• Her chest pain and dyspnea were declined by the administration of calcitonin and analgesics.[kjim.org]
Sternal Tenderness
  • Localized sternal tenderness was present in 68 (97.1%), external signs of contusion/ecchymosis in 33 (47.1%), and dyspnea in 10 (14.3%) patients. The mechanism of injury was motor vehicle crash in 64 (91.4%) patients, with 46 of these restrained.[ncbi.nlm.nih.gov]
Back Pain
  • Given the success of vertebroplasty in patients in treating back pain, the authors used a similar technique in a 56-year-old woman with chronic obstructive pulmonary disease and an acute comminuted sternal fracture refractory to conservative management[ncbi.nlm.nih.gov]
  • Feb 2019 Acute Nontraumatic Back Pain: Infections and Mimic...[ctisus.com]
Sternal Tenderness
  • Localized sternal tenderness was present in 68 (97.1%), external signs of contusion/ecchymosis in 33 (47.1%), and dyspnea in 10 (14.3%) patients. The mechanism of injury was motor vehicle crash in 64 (91.4%) patients, with 46 of these restrained.[ncbi.nlm.nih.gov]
  • […] hemodynamics, circulatory support, hazards of excessive fluid resuscitation, lasix drips, respiratory monitoring, post-extubation care, weaning from ventilators, sedation, use of opiates, new drugs, emergency room interventions for myocardial infarction, stroke[books.google.com]
  • […] influenced by associated injuries (pulmonary contusions, other thoracic fractures), complications (cardiac arrest, pulmonary embolism, acute respiratory distress syndrome), comorbidities (currently on or requiring dialysis, residual neurologic deficit from stroke[ncbi.nlm.nih.gov]


Anamnestic data usually imply a patient to have sustained thoracic trauma. In such cases, extensive injuries may indicate the need to assure proper ventilation and cardiovascular function before taking diagnostic measures to assess the integrity of the sternum. Distinct imaging techniques may be applied to this end:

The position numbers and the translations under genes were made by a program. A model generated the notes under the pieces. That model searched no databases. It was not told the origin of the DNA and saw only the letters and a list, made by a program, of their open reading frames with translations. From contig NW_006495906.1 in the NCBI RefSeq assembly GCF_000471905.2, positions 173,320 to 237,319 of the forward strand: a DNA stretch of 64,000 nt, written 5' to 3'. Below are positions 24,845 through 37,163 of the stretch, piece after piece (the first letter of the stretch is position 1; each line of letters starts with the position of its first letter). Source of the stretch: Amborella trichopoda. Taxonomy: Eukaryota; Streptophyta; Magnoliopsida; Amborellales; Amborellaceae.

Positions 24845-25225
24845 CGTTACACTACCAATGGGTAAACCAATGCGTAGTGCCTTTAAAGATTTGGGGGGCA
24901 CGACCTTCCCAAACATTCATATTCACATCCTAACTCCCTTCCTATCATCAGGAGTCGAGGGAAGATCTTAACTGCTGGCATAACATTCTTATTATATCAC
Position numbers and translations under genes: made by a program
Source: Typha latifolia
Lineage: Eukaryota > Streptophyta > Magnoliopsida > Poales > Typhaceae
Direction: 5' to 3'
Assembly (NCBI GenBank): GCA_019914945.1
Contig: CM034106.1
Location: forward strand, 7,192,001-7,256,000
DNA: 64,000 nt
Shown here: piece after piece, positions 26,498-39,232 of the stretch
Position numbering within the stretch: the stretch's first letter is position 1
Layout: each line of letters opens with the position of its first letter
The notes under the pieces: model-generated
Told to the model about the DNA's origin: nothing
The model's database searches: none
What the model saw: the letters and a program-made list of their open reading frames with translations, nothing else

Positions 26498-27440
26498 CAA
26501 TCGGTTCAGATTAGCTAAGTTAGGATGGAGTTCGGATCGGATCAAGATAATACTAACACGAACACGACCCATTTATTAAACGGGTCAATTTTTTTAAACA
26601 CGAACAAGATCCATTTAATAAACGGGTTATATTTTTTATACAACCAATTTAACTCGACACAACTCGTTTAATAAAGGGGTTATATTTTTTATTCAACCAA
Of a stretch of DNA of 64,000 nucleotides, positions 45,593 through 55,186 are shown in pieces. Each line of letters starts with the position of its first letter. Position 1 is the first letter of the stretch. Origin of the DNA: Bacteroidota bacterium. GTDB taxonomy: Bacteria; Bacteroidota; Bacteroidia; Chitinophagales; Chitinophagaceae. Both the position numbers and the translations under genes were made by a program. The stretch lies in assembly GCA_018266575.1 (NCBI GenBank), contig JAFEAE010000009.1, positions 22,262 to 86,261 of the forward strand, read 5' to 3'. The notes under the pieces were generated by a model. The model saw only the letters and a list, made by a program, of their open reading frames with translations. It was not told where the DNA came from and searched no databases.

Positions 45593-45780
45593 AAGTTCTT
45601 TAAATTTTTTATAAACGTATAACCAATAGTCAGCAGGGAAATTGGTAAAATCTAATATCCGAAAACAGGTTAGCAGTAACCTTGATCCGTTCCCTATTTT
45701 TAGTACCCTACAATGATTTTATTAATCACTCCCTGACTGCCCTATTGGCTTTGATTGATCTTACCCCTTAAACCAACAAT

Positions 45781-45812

• Sonography has been shown to yield reliable results, is readily available and cost-effective [6].
  • While anterior-posterior chest radiographs are of low sensitivity regarding the detection of SF, lateral sternal views often allow for the respective diagnosis [7]. Lucent fracture lines indicate the site of the lesion; displacement of bone fragments may be observed.
  • Computed tomography may be required to depict SF that cannot be visualized by means of plain radiography and according to recent studies, this applies to the majority of minor SF [8]. However, computed tomography scans are associated with considerable exposure to ionizing radiation. Distinct algorithms have been developed to aid in the decision of whether blunt trauma evaluation should or should not comprise computed tomography scans [9] [10].

Additional studies are indicated to identify the underlying disease in patients presenting with pathological SF [3] [4] [11] [12].

Non Specific ST-T Changes
  • Electrocardiography (n 52) was abnormal in four patients--old myocardial infarction (n 1), non-specific ST-T changes (n 3). Cardiac enzymes (creatine-kinase-MB, n 42) were pathologically elevated in five patients.[ncbi.nlm.nih.gov]


  • Chest wall fractures, including injuries of the sternum, usually heal spontaneously without specific treatment. However sometimes, they need surgical treatment.[ncbi.nlm.nih.gov]